12.07.2006 Education

Don't Make Illegal Demands On Assemblies - GES

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The Ghana Education Service (GES) has cautioned teacher trainees to desist from making unnecessary monetary demands from the District Assemblies as a condition for accepting postings to teach in deprived areas.

All trainees are sponsored by government and the assemblies support with transportation allowance and pocket money, and a promise to provide accommodation, but reports indicate that the trainees are making more monetary demands from the assemblies.

According to the acting Director-General of the GES, Michael Nsowah, such demands are illegal and unprofessional.

All trainees are being sponsored by government and as such, the district assemblies have no obligation to do something extra apart from what the government is doing,” he added.

Mr. Nsowah who said this is an interview with the Times in Accra on Monday, said shortage of teachers exists in almost all the deprived areas country-wide and under the sponsorship scheme, teachers are trained to met the demand of the various districts. Districts experiencing difficulties in meeting their demand for teachers are allowed to sponsor candidates for training, he said, adding that since its introduction in the 2000/2001 academic year, the scheme has gradually gained acceptance.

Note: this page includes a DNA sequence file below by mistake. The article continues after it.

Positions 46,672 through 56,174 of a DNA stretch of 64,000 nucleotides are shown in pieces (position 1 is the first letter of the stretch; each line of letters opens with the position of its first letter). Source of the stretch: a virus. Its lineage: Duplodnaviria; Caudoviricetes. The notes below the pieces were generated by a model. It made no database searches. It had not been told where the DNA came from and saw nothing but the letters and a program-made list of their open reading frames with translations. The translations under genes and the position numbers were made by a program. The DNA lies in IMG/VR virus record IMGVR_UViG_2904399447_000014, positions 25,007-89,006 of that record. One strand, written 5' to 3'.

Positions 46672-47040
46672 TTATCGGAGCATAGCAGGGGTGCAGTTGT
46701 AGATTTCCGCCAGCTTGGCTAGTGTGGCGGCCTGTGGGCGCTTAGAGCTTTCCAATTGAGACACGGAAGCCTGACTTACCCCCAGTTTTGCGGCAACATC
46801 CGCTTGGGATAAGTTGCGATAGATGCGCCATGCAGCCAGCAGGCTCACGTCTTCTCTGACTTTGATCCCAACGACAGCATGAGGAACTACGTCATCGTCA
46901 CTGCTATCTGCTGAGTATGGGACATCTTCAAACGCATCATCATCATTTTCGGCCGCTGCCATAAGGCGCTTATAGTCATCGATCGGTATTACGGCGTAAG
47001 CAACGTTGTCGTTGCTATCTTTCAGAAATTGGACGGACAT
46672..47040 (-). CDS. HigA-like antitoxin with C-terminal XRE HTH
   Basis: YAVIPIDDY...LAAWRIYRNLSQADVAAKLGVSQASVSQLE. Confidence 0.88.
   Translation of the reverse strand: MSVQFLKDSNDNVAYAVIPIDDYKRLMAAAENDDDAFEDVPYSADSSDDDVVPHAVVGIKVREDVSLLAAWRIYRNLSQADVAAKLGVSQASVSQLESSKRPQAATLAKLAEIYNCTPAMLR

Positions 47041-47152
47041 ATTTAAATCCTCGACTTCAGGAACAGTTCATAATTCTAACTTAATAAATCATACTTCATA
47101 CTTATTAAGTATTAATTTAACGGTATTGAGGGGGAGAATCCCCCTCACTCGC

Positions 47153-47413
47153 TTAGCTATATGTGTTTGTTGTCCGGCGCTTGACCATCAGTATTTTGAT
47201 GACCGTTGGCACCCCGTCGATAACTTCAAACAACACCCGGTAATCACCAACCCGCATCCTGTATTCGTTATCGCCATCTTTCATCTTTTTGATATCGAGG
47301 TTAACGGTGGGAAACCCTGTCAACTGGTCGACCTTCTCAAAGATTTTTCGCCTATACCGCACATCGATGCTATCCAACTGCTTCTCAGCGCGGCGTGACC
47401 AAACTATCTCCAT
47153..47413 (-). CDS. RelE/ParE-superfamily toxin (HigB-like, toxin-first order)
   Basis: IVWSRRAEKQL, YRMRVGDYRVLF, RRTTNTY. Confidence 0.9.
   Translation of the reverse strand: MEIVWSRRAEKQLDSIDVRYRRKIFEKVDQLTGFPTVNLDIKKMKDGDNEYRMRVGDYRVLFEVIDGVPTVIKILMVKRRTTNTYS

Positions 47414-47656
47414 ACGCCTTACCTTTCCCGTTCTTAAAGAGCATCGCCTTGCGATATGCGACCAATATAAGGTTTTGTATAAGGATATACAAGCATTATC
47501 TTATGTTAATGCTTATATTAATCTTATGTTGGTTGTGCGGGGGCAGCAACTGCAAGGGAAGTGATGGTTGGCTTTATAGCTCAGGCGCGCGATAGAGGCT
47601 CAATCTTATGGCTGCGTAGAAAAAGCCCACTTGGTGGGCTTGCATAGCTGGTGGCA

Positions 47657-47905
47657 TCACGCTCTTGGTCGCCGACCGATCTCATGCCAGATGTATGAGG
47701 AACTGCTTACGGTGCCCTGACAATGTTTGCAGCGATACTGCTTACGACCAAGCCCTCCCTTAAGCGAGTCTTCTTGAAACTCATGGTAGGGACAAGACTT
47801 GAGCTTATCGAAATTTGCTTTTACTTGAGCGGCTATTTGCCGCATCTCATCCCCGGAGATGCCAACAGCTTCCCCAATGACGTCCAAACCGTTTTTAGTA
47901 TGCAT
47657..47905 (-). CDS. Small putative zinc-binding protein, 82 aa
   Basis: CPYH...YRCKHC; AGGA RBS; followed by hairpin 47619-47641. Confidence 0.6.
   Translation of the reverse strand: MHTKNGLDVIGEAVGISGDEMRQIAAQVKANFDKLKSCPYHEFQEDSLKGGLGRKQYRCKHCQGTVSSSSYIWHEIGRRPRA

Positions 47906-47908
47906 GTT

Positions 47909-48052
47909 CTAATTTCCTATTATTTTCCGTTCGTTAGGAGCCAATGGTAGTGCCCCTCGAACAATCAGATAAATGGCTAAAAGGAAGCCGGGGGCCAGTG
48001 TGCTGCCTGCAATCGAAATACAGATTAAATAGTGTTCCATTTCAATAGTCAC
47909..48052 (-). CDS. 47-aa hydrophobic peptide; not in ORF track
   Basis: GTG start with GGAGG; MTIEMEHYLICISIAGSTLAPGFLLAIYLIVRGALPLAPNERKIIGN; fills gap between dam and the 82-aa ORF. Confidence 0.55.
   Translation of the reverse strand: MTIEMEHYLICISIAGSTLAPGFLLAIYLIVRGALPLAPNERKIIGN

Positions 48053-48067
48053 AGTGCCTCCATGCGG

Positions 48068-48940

Although, Mr. Nsowah could not quote figures, he said at present a greater number of the district assemblies have embraced the scheme.

Mr. Nsowah stressed that no teacher trainee can refuse posting to a district because the district assembly did not give him or her financial assistance to pursue their training course, adding that, “the signing of an undertaking to teach in the district in itself constitutes the sponsorship and it binds the trainees.”

He said despite the sponsorship by the assemblies, Government spends about ў138 billion as allowances to cover the cost of feeding and tuition of teacher trainees.

He explained that the essence of the sponsorship scheme is to assure the trainers of readily available places in schools in the districts.

Instead of giving out money he suggested that the district assemblies could rather channel such resources with providing features' accommodations, motor bikes and other facilities that would attract and mobilize teachers to go and work there.

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